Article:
Behavioral Health Versus Mental Health
Does what we call it influence how people think about it?
Posted October 28, 2009 | Reviewed by Ekua Hagan
The terms "behavioral health" and "mental health" are often used interchangeably. But, do they really mean the same thing? I've made two short lists below as I've tried to work out what's good and not-so-good about the term "behavioral health," and am very curious to hear what you think.
Three things I like about the term behavioral health:
- It's inclusive. Behavioral health includes not only ways of promoting well-being by preventing or intervening in mental illness such as depression or anxiety, but also has as an aim of preventing or intervening in substance abuse or other addictions.
- Perhaps the term "behavioral health" is less stigmatized than "mental health," so a kinder, gentler name opens doors that might otherwise remain closed for folks.
- Behavior is an aspect of identity that can be changed, so "behavioral health" might be a more hopeful concept for those who experience mental illness or addiction and who may have felt that these diseases were permanent parts of their lives.
Three things I don't like about the term behavioral health:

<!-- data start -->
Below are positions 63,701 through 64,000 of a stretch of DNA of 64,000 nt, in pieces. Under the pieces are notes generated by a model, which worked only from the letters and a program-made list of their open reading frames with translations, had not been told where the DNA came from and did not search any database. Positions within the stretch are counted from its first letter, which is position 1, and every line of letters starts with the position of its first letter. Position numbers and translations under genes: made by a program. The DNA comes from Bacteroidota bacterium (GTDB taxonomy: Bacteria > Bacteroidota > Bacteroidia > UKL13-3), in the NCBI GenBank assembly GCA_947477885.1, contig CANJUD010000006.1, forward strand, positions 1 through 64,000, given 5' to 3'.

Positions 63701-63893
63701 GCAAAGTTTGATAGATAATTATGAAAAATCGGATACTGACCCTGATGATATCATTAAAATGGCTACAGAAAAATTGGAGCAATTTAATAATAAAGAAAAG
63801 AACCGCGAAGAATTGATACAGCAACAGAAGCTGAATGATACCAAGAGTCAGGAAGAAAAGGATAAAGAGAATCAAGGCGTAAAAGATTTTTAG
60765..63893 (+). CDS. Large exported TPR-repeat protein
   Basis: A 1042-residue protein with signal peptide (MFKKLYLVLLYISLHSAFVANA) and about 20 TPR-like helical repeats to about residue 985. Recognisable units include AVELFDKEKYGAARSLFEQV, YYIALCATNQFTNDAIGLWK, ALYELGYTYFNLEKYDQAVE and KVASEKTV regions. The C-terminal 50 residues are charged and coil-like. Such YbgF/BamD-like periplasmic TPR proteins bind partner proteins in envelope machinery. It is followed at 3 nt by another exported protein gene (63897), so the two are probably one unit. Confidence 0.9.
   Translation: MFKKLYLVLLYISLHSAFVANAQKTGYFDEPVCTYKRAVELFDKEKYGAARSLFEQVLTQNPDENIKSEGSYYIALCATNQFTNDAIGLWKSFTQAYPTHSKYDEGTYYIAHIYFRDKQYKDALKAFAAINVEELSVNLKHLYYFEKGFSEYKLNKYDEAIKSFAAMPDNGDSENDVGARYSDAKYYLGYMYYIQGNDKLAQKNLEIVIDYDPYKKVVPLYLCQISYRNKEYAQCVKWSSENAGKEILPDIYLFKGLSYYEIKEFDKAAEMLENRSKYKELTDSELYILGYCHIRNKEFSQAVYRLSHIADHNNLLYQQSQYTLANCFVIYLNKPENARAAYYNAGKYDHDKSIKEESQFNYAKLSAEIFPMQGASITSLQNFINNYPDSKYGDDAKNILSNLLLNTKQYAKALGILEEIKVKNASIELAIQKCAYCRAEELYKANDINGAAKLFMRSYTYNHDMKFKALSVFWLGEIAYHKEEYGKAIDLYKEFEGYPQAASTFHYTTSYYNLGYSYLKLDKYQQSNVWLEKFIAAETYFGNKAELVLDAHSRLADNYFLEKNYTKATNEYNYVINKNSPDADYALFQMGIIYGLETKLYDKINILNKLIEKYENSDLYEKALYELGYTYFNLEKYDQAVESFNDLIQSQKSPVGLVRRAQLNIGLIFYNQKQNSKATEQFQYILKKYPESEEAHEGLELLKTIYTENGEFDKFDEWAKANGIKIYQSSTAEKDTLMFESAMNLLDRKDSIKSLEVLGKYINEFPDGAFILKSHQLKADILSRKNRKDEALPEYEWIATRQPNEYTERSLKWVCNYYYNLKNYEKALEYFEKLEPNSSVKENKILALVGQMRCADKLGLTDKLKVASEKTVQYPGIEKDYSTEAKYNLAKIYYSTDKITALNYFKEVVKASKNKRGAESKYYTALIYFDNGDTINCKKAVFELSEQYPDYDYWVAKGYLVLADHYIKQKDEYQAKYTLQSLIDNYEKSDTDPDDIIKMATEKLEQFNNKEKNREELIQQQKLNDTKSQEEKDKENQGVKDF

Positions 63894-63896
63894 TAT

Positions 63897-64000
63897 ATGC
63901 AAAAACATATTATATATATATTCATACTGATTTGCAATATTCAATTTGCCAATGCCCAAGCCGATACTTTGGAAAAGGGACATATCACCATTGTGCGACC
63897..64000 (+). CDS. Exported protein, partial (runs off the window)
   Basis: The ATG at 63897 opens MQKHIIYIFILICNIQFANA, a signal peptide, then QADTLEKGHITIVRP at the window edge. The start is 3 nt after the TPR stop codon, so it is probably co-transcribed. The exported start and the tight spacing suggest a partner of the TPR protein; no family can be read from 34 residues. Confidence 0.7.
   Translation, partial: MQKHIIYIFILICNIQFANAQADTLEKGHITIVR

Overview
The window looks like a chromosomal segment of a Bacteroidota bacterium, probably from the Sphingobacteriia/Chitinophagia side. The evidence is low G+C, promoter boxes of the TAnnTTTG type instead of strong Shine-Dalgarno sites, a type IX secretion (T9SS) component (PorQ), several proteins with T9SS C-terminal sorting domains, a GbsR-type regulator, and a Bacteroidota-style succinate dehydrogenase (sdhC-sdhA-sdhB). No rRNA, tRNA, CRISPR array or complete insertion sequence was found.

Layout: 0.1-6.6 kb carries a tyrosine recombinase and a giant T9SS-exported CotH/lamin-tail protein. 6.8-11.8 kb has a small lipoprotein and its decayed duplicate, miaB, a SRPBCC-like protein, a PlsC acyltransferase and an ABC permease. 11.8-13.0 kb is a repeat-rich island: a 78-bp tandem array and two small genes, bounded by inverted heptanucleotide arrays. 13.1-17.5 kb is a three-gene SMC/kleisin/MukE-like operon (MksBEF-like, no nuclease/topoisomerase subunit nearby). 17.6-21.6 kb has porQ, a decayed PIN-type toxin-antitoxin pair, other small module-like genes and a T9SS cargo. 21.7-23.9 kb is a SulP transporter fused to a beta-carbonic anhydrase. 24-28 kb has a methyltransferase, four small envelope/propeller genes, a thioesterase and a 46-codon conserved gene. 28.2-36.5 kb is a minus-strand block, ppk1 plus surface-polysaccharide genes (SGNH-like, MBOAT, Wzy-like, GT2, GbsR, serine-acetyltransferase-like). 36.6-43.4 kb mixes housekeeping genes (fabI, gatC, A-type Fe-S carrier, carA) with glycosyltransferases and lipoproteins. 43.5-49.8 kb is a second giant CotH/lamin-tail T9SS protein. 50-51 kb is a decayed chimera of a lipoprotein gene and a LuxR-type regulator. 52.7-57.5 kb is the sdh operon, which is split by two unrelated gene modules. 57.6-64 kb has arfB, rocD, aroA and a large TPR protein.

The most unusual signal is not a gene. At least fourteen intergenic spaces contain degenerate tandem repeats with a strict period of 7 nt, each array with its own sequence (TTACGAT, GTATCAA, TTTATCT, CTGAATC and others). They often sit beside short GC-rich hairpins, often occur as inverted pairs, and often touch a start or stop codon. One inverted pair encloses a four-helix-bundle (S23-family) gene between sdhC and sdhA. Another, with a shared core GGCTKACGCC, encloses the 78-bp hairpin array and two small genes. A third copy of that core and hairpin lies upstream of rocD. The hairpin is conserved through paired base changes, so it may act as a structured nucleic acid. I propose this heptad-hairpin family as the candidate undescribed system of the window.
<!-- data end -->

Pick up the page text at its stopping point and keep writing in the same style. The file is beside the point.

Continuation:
- The frame of behavioral health places the onus on the individual to change, rather than examining and working to change external, environmental factors that influence an individual's well-being., such as poverty, discrimination, or abuse.
- In a related vein, behavioral health doesn't seem to imply that there are root causes for what we see as behavior. Within the field of suicide prevention, for example, we don't just want to prevent the behaviors that lead to suicide, but the underlying causes of those behaviors.
- Finally, "behavioral health" seems like a concept that was created by someone who works for an insurance company, rather than someone who has struggled with mental health issues.
I'd love to hear what you think. Do you find the term behavioral health to fit the work you're doing, either as a provider/practitioner or a patient/consumer/client? Do you think it helps or hurts the field? My friend and colleague suggested we might use a term like "perceptual health," as sometimes errors in the way we perceive a situation (or ourselves) lead to actions that do not help us. What term would you prefer? If you could, what would you rename "mental health?"
Copyright 2009 Elana Premack Sandler, All Rights Reserved